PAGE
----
The licensed social club

A resource for independence in later life

Virginia Simpson-Young*, Cherry Russell

*Corresponding author for this work

Research output: Contribution to journalArticle

7 Citations (Scopus)

Abstract

Particular places may function as resources for older people in their efforts to actively maintain independence. In Australia, a place of this type is the licensed or 'registered' club which provides leisure facilities, restaurant and bar services and opportunities for informal social interaction. This paper draws on the findings of an ethnographic studywhich sought to understand the nature,meaning and role of registered club participation for members of one club in Sydney, Australia, to describe the role of club participation in maintaining independence for older people. Participant observation and in-depth interviewing over a four and half year period yielded qualitative data which were analysed using thematic, narrative and key-words-in-context methods of analysis. Club-use facilitated independence-conceptualised as self-reliance-by being an accessible resource utilised by older club-goers to manage daily living and to maintain 'everyday competence'. Independence-conceptualised as self-direction-was facilitated by the availability of a range of options enabling the exercise of choice and balanced reciprocity in relationships. Additionally, club-going was symbolic, for some, of continuing independence. The findings provide a valuable insight into a means by which older people manage later life's challenges, highlighting the active nature of these efforts and the role of local contexts that function as a resource for independence.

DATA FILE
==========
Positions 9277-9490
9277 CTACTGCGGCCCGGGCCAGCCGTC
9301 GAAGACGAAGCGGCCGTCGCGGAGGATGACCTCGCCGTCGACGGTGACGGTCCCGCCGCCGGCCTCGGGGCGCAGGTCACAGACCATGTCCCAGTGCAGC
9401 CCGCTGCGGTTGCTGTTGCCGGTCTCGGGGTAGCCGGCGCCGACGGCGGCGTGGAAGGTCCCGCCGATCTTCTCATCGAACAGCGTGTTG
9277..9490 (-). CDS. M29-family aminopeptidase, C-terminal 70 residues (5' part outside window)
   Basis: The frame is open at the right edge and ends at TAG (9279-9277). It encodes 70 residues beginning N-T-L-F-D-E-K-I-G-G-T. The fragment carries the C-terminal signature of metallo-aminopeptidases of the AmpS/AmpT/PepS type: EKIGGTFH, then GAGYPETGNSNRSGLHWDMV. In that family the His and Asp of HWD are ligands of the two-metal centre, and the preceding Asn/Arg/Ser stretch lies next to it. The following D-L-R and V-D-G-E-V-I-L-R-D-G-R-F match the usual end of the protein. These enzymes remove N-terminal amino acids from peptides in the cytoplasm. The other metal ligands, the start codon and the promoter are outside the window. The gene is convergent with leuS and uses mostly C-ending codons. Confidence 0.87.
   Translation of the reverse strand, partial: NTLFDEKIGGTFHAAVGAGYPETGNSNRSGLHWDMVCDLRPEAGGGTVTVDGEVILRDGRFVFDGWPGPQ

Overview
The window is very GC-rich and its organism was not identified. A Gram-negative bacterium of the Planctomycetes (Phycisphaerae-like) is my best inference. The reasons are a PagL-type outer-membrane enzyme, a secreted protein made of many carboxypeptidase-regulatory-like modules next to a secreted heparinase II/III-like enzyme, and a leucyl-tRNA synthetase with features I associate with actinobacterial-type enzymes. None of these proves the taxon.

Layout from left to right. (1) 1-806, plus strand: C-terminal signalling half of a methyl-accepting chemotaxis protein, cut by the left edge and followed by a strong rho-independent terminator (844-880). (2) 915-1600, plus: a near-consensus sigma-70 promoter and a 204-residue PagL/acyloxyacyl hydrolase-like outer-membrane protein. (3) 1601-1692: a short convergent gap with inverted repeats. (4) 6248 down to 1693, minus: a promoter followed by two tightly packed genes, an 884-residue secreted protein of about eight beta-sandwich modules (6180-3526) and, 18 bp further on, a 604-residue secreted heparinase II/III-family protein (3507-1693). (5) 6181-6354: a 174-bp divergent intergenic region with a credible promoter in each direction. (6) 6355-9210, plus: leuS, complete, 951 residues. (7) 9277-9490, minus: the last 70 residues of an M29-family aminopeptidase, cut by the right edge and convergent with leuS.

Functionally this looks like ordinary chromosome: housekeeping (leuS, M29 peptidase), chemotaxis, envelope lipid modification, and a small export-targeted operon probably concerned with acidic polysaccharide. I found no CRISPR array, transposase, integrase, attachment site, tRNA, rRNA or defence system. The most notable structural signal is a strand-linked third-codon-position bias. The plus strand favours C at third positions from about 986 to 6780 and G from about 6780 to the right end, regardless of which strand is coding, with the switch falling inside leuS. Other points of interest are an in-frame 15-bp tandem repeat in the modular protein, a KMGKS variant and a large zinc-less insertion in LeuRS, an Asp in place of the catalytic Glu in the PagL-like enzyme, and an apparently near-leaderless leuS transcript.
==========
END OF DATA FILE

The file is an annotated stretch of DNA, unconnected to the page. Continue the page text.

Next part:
Original languageEnglish
Pages (from-to)216-236
Number of pages21
JournalAgeing International
Volume34
Issue number4
DOIs
Publication statusPublished - 2009

Keywords

  • Australia
  • Autonomy
  • Ethnography
  • Independence
  • Licensed clubs
  • Older people
  • Place

Fingerprint Dive into the research topics of 'The licensed social club: A resource for independence in later life'. Together they form a unique fingerprint.

Cite this